by Jonathan Baylin, Ph.D. and Daniel Hughes, Ph.D.
Continued from Part 1.
Dr. Baylin and Dr. Hughes are coauthors of Brain-Based Parenting: The Neuroscience of Caregiving for Healthy Attachment, published in 2012 by Norton Press.
The Element of Surprise
Another essential component of change involves surprising the defensive child with unexpected playfulness, acceptance, curiosity, and empathy (PACE). Indeed, there can be no change without surprise as part of the parent-child relationship. Parents have to violate the child's negative expectations to help the child's brain start to see and feel the current signs of love and safety. In therapy lingo, creating a "therapeutic conflict" in the child's mind is an essential ingredient of change. When we detect a conflict between what we expect and what is actually happening, the brain's anterior cingulate cortex (ACC) becomes more active. Acc activity signals us that something important is going on and we need to pay attention so we can understand what's happening. This internal conflict helps put the brakes on old automatic ways of feeling, thinking, and acting, and thus serves as a gateway to change.
Using PACE, parents can promote the reversal learning and fear extinction that help defensive kids shift from mistrust to trust. PACE helps children see, hear, and feel the difference between the new sensations of being truly cared for and the negative sights, sounds, and touch associated with previous experiences and caregivers. Parents can highlight the element of surprise by using a surprised voice: "Wow, I get it! You thought I was being mean when I said you've really been showing your feelings lately. I guess it's still hard for you to know how much I love you!"
|image by Ambro|
Acceptance - especially when a parent accepts the full range of a child's feelings while also setting limits to ensure safety - helps a child learn to feel safe with her own feelings and thoughts without having to suppress parts of herself and her experience. Deep acceptance is crucial in helping a child question her deeply engrained experience of feeling bad or unloveable. Parents of mistrusting kids have many opportunities to show acceptance of their child's negative feelings. One of the best times for showing parental acceptance is when a child is angry and expecting the parent to get mad in response. When the parent acknowledges the child's anger without being defensive, the child gets to feel safe expressing anger. This can help the child feel heard and seen in a way that can reduce the likelihood of escalation into prolonged rage. Feeling safe with negative emotions is crucial for learning to regulate these emotions.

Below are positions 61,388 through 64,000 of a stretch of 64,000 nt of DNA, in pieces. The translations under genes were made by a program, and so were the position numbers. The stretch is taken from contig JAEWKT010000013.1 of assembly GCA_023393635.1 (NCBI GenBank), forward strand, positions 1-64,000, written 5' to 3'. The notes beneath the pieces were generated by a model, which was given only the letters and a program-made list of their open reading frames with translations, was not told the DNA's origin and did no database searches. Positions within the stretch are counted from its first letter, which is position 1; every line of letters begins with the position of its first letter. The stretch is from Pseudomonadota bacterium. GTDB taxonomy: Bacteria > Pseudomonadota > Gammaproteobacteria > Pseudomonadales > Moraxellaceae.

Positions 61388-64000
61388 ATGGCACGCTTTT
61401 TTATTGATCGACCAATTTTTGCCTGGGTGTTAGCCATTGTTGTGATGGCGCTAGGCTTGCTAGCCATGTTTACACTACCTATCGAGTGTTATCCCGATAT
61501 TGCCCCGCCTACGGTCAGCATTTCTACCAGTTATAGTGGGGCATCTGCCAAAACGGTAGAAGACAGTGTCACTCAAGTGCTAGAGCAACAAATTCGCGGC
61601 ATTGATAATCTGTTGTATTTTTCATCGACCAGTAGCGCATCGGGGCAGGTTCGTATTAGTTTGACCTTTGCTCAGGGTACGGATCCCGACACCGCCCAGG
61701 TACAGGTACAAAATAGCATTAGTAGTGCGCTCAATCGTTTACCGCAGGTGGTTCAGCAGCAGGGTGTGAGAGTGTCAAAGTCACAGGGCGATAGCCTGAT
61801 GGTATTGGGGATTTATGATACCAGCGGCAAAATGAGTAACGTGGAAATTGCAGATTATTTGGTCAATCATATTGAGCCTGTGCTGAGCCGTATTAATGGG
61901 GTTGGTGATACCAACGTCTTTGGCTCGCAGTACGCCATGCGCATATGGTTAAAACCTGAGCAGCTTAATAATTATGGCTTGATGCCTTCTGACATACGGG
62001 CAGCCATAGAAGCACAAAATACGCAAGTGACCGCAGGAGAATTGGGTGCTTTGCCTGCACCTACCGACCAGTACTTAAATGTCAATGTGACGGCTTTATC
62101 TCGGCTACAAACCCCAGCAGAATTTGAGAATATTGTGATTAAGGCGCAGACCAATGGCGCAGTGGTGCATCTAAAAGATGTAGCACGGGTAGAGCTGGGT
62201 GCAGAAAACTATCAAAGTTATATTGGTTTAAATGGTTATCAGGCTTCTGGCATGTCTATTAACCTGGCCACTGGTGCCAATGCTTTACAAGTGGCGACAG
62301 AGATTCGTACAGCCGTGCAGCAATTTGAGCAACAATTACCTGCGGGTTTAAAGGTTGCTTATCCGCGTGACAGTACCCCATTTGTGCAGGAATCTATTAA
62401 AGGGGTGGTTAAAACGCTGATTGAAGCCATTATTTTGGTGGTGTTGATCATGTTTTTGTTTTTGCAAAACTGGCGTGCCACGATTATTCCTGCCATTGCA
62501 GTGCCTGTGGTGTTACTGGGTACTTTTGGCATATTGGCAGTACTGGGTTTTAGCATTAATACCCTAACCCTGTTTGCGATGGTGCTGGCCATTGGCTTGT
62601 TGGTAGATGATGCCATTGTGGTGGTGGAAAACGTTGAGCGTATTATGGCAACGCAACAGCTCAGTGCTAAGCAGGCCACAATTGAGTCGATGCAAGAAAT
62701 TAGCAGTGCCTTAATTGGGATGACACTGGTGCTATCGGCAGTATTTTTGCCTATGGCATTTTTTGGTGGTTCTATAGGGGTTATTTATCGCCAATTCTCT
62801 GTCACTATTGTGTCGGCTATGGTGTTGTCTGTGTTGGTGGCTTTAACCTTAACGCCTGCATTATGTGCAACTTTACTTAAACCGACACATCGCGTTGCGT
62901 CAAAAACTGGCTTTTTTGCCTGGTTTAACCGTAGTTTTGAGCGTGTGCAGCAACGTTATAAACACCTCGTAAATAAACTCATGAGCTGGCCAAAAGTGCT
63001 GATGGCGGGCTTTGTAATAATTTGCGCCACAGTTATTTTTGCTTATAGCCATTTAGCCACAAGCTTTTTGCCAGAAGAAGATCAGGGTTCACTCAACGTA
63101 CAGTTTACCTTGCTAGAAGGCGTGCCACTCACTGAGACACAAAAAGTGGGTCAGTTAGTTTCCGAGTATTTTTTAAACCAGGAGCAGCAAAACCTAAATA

|image by Stuart Miles|
Empathy, in which parents mirror a child's emotions while still being a parent, helps parents attune to the child's experience and connect more deeply with the child. Fortunately, we have mirror cells in our brains to help us do this. When the brain's empathy system is on, the defense system is off. Parents of mistrusting kids do well, at times, to picture their child as an infant learning to be defensive without even knowing she was learning. This imagery can help the parent empathize with a child who is behaving defensively now.
PACE for Parents
In brain terms, parenting is a pretty complex process. Keeping the parenting brain healthy and working well takes self-care and supportive connections with other adults. Tending to the well-being and brain health of parents is one of the best investments we can make as a society. We need to understand as deeply as we can what it takes to parent well and how we can support parents, especially those who are experiencing extreme stress and are at risk of developing chronic blocked care.
|image by Ambro|
To build attachment and enhance the parent-child relationship, we need to employ a whole brain approach for both parents and children - a model that addresses how a child's early experiences affect not only the child but also the parent's ability to provide loving care. By helping parents learn to respond positively and proactively to their children's learned mistrust, we can create a roadmap for helping them teach their children to trust.
From Adoptalk, published by the North American Council on Adoptable Children, St. Paul, Minnesota; 651-644-3036;www.nacac.org